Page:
Endangered African penguins born in conservation program at Scottsdale’s OdySea Aquarium
SCOTTSDALE, Ariz. (AP) — An Arizona aquarium is celebrating the hatching of three endangered African penguin chicks, saying the tiny additions are genetically valuable as zoos and aquariums around the world work to ensure the species’ survival through breeding programs and conservation efforts.
Officials at OdySea Aquarium made the announcement Friday, posting video of the fuzzy birds on social media. They hatched a few weeks ago and will remain behind the scenes with their parents until they’re ready for a public appearance.
African penguins have suffered a massive population decline over the decades and are listed as endangered by the International Union for Conservation of Nature.
So any successful hatching is cause for celebration, said Jess Peranteau, director of animal care and education at the aquarium.
“As the population of the African penguin continues to rapidly decline — down 23% in the past two years alone — OdySea Aquarium remains committed to the survival of the species in partnership with other Association of Zoos and Aquariums’ accredited facilities,” Peranteau said in a statement.
The breeding program established by the association aims to build up a viable genetic pool for the species.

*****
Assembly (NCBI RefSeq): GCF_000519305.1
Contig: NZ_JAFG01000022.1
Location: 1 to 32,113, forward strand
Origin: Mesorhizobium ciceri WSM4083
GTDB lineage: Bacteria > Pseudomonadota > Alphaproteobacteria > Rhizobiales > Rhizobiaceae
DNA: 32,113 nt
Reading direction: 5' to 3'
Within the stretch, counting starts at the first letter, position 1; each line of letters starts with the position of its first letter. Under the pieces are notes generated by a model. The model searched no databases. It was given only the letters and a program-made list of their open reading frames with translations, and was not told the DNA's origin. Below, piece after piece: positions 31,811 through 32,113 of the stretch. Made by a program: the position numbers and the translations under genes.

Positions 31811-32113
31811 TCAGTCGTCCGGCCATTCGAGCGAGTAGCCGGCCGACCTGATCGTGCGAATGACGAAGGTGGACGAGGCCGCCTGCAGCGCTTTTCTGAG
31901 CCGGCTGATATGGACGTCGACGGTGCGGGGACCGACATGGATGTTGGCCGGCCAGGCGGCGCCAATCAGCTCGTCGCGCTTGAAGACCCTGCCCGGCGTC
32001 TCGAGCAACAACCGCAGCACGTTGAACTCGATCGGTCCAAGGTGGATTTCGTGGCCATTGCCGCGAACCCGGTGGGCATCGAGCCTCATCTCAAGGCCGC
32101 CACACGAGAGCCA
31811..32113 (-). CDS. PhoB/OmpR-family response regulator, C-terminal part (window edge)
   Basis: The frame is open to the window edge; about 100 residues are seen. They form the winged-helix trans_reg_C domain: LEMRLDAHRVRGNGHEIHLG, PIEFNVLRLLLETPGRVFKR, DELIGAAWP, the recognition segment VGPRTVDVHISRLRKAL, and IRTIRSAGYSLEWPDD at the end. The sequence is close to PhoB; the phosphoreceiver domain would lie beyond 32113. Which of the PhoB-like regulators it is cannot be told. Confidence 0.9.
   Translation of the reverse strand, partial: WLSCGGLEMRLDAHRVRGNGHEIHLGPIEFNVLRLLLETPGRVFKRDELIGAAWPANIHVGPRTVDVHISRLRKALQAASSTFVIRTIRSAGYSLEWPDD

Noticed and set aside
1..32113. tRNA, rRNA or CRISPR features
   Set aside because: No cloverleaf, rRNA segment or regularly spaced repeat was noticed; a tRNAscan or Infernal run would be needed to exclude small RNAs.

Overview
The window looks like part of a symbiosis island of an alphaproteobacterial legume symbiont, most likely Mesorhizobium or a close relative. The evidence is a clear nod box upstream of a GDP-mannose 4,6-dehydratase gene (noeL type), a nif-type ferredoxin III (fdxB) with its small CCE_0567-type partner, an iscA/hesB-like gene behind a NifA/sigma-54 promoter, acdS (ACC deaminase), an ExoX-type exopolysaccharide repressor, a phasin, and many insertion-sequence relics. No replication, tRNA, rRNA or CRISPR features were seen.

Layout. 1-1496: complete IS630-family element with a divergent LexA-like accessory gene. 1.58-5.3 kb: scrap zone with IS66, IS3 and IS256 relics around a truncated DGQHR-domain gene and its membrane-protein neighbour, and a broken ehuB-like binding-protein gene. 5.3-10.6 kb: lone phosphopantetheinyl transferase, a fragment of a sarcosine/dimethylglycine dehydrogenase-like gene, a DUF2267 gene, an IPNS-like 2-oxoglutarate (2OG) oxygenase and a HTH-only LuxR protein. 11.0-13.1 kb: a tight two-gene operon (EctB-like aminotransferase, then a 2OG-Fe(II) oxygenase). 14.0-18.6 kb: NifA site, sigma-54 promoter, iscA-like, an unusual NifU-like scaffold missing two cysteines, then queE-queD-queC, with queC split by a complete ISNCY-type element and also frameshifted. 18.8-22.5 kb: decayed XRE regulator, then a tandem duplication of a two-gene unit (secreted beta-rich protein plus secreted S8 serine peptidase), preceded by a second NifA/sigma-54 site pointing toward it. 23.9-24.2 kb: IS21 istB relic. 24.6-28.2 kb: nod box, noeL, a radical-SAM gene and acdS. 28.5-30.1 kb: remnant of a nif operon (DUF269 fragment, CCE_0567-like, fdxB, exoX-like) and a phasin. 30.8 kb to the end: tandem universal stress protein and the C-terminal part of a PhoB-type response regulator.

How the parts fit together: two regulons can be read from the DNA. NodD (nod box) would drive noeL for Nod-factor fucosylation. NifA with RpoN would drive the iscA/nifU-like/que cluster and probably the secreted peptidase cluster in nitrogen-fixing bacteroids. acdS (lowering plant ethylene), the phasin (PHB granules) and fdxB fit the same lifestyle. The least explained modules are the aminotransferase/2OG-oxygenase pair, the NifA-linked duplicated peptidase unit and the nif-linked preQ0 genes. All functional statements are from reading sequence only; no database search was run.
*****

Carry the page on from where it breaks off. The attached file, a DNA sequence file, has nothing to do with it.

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Officials say two of the three new chicks in Scottsdale are clutch-mates, born to parents Mojo and Lemieux — a power couple of sorts that was selected for pairing as part of the breeding program. The third chick was born to first-time parents Bubbles and Weasley.
Aquarium workers will regularly conduct “chick checks,” brief exams to monitor their growth and development and ensure they are hitting all necessary milestones.
The three chicks have yet to be named, and their sex has not yet been determined. For now they’re known by their numbers, 42, 43 and 44.
In all, OdySea Aquarium now has 40 African penguins and has recorded 13 successful hatchings.
The aquarium bills itself as the largest in the Southwest.
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